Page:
Salicylic Acid for Acne: How Does It Work?

People have been using a form of salicylic acid since ancient civilizations used willow tree bark to soothe various ailments from fevers to aches. When eaten, the compound salicin found in willow tree bark is converted to salicylic acid.

Fast-forward to the nineteenth century when chemists were able to isolate salicylic acid from willow bark, paving the way for its use in modern medicine, including the creation of aspirin which became a pain-relief sensation.

Today, while aspirin remains a commonly used pain-relief drug, salicylic acid has carved a niche in dermatology, becoming a prime ingredient in many over-the-counter and prescription acne treatments. Read on to learn how salicylic acid works on our skin:

What Does Salicylic Acid Do?

Salicylic acid is a beta hydroxy acid (BHA) and it works on the skin primarily as a type of exfoliant called a keratolytic. Keratolytic is derived from the word “keratin,” which is a type of protein that is a key component of the outer layer of our skin, hair, and nails. When something is “keratolytic,” it means it has the ability to break down and soften this keratin that binds skin cells together. By breaking down this “glue,” salicylic acid helps exfoliate the skin, shedding dead skin cells and preventing them from clogging pores.

Like other BHAs, salicylic acid’s molecular structure allows it to be oil-soluble. This means it can penetrate deeper into the sebaceous glands—the oil-producing glands in our skin—and exfoliate inside the pore itself. This is crucial when dealing with acne-prone skin, as excess oil often plays a big part in breakouts.

Salicylic acid possesses mild antifungal and antibacterial properties, which can further assist in reducing some acne-causing bacteria and treat conditions like dandruff. Salicylic acid can reduce inflammation. This is particularly beneficial for inflamed acne lesions.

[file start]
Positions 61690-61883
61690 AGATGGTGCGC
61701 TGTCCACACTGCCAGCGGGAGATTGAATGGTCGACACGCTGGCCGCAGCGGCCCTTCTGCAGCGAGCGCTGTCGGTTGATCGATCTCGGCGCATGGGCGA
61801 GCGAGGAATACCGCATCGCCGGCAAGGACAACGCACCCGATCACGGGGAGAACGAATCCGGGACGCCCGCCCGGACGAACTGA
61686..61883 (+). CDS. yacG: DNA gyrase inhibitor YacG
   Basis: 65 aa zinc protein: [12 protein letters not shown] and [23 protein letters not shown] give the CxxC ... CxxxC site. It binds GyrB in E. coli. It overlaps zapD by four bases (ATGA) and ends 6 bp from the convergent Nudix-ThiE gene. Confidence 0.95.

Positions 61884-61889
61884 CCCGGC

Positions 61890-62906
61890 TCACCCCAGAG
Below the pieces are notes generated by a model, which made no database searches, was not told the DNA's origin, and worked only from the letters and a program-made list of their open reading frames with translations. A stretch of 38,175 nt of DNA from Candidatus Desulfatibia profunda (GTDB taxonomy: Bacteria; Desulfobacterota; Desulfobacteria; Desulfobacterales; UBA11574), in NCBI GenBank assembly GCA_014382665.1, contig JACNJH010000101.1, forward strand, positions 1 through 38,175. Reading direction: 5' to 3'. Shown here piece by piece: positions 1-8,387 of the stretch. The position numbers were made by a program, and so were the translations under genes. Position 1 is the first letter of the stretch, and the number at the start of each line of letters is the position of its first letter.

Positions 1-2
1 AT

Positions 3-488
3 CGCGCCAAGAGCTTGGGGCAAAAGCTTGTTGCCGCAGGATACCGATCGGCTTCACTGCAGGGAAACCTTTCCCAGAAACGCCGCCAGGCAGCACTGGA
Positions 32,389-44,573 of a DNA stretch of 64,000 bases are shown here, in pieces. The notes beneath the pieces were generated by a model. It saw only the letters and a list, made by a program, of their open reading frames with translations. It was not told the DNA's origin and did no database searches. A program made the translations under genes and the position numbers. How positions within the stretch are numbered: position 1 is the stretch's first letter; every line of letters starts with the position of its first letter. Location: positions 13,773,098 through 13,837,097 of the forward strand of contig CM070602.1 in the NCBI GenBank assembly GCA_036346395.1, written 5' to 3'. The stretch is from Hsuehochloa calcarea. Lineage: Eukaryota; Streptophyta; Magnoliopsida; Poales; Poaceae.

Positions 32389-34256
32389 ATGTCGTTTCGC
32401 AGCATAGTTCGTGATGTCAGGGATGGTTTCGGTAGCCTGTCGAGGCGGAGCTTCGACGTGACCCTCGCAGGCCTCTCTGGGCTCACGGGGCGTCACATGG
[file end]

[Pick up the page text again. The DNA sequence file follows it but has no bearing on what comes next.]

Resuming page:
What Is Salicylic Acid Used For?

Being keratolytic means that salicylic acid is an excellent exfoliating agent, capable of softening and removing layers of dead skin cells. This property is particularly beneficial for various skin concerns in addition to acne such as:

  • Salicylic Acid Shampoo for Dandruff: For those of us plagued with those pesky white flakes known as dandruff, salicylic acid shampoo might be a game-changer. Just like on the rest of our skin, salicylic acid acts as a gentle exfoliant for the scalp. By shedding those dead skin cells, it helps prevent them from clumping together and turning into visible flakes.
  • Salicylic Acid for Warts: Many over-the-counter wart treatments come in the form of salicylic acid pads, gels, or patches. When applied to warts, salicylic acid soaks in deep. Over time, it breaks down the structure of the wart, eventually causing it to fall off.
  • Salicylic Acid and Keratosis Pilaris: Salicylic acid has another superpower—smoothing out those little chicken-skin bumps we can get on the back of our arms and on our legs known as keratosis pilaris (KP). With KP, dead skin cells can clog hair follicles, leading to those characteristic bumps. By gently sloughing off dead skin cells, salicylic acid lotion can smooth out these rough patches.
  • Salicylic Acid and Psoriasis: Psoriasis is an autoimmune condition that causes rapid skin cell buildup, leading to thick, red, scaly patches that can itch and sting. By breaking down the flaky barriers, salicylic acid cream not only reduces the appearance of psoriatic patches but also allows other treatments to penetrate deeper and work their magic.